Former Intel Executive Rajiv Goel Sentenced In Manhattan Federal Court For Insider Trading
Preet Bharara, the United States Attorney for the Southern District of New York, announced that RAJIV GOEL, a former executive at Intel Corporation (“Intel”), was sentenced today to two years of probation for his participation in an insider trading scheme in which GOEL provided material, nonpublic information (“Inside Information”) about Intel to Raj Rajaratnam, the head of Galleon Group (“Galleon”). Rajaratnam then traded based, in part, on the Inside Information. GOEL pled guilty in February 2010 to one count of conspiracy to commit securities fraud and one count of securities fraud pursuant to a cooperation agreement with the government. He was sentenced in Manhattan federal court by U.S. District Judge Barbara S. Jones.
According to the Information, statements made during GOEL’s guilty plea proceeding, and GOEL’s testimony during the criminal trial of Rajaratnam:
In April 2007, GOEL provided Inside Information to Rajaratnam relating to Intel’s quarterly earnings before Intel publicly announced its very positive results. Upon receipt of the Inside Information from GOEL, Rajaratnam executed, and caused others to execute, securities trades. When Intel disclosed its quarterly earnings, Rajaratnam sold his stock and illegally earned over $2.4 million. Subsequently, on multiple occasions in 2008, GOEL provided Rajaratnam with Inside Information about Intel’s investment in Clearwire Corporation. Upon receipt of the Inside Information from GOEL, Rajaratnam executed, and caused others to execute, securities trades. Based on GOEL’s information, Rajaratnam illegally earned over $850,000.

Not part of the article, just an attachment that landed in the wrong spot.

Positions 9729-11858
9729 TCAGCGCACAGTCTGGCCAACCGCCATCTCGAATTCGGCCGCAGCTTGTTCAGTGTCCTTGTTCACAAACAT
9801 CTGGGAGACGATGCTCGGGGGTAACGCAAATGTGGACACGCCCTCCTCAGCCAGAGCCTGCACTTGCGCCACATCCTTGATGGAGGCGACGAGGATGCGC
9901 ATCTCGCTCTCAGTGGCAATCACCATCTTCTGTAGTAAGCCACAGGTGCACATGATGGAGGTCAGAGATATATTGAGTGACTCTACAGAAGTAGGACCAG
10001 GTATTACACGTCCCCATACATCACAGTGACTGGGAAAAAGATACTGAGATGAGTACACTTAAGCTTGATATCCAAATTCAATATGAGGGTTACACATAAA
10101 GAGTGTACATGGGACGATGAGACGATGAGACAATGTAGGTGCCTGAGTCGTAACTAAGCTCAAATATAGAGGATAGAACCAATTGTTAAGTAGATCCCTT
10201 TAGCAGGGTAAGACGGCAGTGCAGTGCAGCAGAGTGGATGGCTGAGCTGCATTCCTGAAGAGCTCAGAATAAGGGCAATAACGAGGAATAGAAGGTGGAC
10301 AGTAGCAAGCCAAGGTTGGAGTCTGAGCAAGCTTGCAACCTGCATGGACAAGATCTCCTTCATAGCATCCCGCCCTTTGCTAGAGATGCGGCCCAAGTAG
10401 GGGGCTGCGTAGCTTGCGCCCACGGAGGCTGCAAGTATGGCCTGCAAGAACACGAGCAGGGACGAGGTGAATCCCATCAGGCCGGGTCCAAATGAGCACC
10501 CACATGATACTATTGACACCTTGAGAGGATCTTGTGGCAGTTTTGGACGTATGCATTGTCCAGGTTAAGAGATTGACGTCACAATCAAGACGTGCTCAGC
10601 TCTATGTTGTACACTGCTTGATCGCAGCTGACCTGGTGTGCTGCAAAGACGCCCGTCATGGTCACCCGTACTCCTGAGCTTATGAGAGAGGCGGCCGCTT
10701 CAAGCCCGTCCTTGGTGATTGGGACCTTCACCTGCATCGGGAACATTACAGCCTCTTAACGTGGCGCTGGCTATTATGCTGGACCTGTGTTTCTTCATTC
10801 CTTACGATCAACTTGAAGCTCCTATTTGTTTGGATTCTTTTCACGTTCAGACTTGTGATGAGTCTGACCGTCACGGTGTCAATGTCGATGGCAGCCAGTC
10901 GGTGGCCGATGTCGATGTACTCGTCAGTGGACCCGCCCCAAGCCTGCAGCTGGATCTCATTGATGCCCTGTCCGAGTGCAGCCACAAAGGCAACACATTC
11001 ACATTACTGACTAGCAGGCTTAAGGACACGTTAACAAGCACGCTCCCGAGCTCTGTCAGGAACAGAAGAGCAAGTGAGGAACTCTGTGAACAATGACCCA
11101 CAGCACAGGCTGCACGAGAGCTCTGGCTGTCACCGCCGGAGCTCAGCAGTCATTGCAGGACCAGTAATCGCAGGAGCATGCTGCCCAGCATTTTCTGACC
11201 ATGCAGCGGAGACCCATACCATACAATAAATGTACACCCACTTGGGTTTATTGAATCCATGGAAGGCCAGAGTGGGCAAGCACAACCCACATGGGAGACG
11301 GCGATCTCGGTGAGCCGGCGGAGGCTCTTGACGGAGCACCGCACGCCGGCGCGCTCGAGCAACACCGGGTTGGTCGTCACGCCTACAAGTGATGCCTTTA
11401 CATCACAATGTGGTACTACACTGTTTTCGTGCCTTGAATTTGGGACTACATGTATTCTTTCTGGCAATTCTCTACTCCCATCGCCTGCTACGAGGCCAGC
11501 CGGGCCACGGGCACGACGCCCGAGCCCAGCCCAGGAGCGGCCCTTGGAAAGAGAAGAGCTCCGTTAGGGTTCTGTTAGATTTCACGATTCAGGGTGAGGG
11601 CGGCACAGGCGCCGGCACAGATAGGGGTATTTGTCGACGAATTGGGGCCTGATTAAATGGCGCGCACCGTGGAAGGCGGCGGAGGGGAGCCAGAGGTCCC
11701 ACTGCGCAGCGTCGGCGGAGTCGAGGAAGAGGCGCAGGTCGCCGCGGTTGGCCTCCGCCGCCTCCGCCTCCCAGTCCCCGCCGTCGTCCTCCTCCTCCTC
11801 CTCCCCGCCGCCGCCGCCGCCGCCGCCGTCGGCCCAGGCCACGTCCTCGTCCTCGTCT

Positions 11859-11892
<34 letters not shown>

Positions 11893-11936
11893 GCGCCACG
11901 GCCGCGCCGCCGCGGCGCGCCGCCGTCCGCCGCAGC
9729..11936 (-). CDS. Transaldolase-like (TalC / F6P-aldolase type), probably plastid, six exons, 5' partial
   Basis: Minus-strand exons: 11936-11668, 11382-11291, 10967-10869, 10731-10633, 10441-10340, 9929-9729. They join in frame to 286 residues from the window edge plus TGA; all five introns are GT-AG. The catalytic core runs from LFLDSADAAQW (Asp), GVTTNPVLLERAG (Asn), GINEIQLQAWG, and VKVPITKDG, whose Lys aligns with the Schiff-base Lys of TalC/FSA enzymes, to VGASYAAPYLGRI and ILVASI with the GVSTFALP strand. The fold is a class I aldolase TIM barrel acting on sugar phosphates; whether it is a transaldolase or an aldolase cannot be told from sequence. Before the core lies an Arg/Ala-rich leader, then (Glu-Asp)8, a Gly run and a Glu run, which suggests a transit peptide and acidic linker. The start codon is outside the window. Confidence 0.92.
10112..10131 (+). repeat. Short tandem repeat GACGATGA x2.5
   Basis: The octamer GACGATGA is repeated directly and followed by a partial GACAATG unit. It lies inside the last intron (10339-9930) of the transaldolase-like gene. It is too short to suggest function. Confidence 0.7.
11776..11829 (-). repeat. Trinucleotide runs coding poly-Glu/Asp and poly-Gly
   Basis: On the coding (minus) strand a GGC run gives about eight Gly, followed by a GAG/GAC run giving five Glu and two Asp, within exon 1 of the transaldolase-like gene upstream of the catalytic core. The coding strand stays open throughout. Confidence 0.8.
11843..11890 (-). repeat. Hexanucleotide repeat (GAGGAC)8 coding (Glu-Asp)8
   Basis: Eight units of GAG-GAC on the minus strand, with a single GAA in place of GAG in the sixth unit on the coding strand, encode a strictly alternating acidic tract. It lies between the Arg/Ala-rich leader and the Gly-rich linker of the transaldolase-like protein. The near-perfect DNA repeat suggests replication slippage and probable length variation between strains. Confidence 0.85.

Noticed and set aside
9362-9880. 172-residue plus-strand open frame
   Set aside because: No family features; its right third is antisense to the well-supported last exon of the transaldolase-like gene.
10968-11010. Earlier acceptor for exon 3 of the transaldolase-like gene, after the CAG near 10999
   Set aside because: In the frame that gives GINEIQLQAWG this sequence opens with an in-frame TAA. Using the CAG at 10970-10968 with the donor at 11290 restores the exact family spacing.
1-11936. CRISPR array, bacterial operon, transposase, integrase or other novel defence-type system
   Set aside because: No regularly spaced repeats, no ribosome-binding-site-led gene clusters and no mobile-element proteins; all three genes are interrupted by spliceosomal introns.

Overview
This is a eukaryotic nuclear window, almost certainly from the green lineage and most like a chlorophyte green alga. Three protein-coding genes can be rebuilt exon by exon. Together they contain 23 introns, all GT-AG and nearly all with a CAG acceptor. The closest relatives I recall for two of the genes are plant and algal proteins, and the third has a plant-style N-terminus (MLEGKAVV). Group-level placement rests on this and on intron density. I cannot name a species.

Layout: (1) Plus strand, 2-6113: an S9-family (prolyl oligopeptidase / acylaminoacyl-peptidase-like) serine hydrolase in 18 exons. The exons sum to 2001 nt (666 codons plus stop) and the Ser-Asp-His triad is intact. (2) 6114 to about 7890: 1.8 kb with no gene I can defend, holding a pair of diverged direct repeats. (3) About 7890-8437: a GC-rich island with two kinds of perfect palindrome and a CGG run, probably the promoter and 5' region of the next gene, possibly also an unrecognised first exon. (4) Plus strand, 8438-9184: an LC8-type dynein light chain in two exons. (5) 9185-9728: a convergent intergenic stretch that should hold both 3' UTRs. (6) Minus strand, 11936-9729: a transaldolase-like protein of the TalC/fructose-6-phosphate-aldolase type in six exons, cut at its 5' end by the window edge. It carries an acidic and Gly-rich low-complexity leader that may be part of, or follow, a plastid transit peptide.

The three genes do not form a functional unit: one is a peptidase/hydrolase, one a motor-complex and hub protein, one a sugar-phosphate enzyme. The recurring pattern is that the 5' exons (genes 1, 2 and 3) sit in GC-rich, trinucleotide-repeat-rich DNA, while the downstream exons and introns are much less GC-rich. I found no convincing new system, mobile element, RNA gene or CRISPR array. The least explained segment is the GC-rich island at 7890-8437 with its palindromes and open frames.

* * *
In addition to his prison term, GOEL, 54, was ordered to pay forfeiture in the amount of $266,649, a $10,000 fine, and a $200 special assessment fee.
Rajaratnam was convicted in a jury trial on May 11, 2011, of 14 counts of conspiracy and securities fraud. He was sentenced on October 13, 2011, to 11 years in prison, and ordered to pay forfeiture in the amount of $53,816,434, and a $10 million fine.
Mr. Bharara praised the investigative work of the Federal Bureau of Investigation. He also thanked the U.S. Securities and Exchange Commission.
This case was brought in coordination with President Barack Obama’s Financial Fraud Enforcement Task Force, on which Mr. Bharara serves as a Co-Chair of the Securities and Commodities Fraud Working Group. President Obama established the interagency Financial Fraud Enforcement Task Force to wage an aggressive, coordinated, and proactive effort to investigate and prosecute financial crimes. The task force includes representatives from a broad range of federal agencies, regulatory authorities, inspectors general, and state and local law enforcement who, working together, bring to bear a powerful array of criminal and civil enforcement resources. The task force is working to improve efforts across the federal executive branch, and with state and local partners, to investigate and prosecute significant financial crimes, ensure just and effective punishment for those who perpetrate financial crimes, combat discrimination in the lending and financial markets, and recover proceeds for victims of financial crimes.
The case is being handled by the Office’s Securities and Commodities Task Force. Assistant U.S. Attorneys Reed Brodsky and Richard Tarlowe are in charge of the prosecution.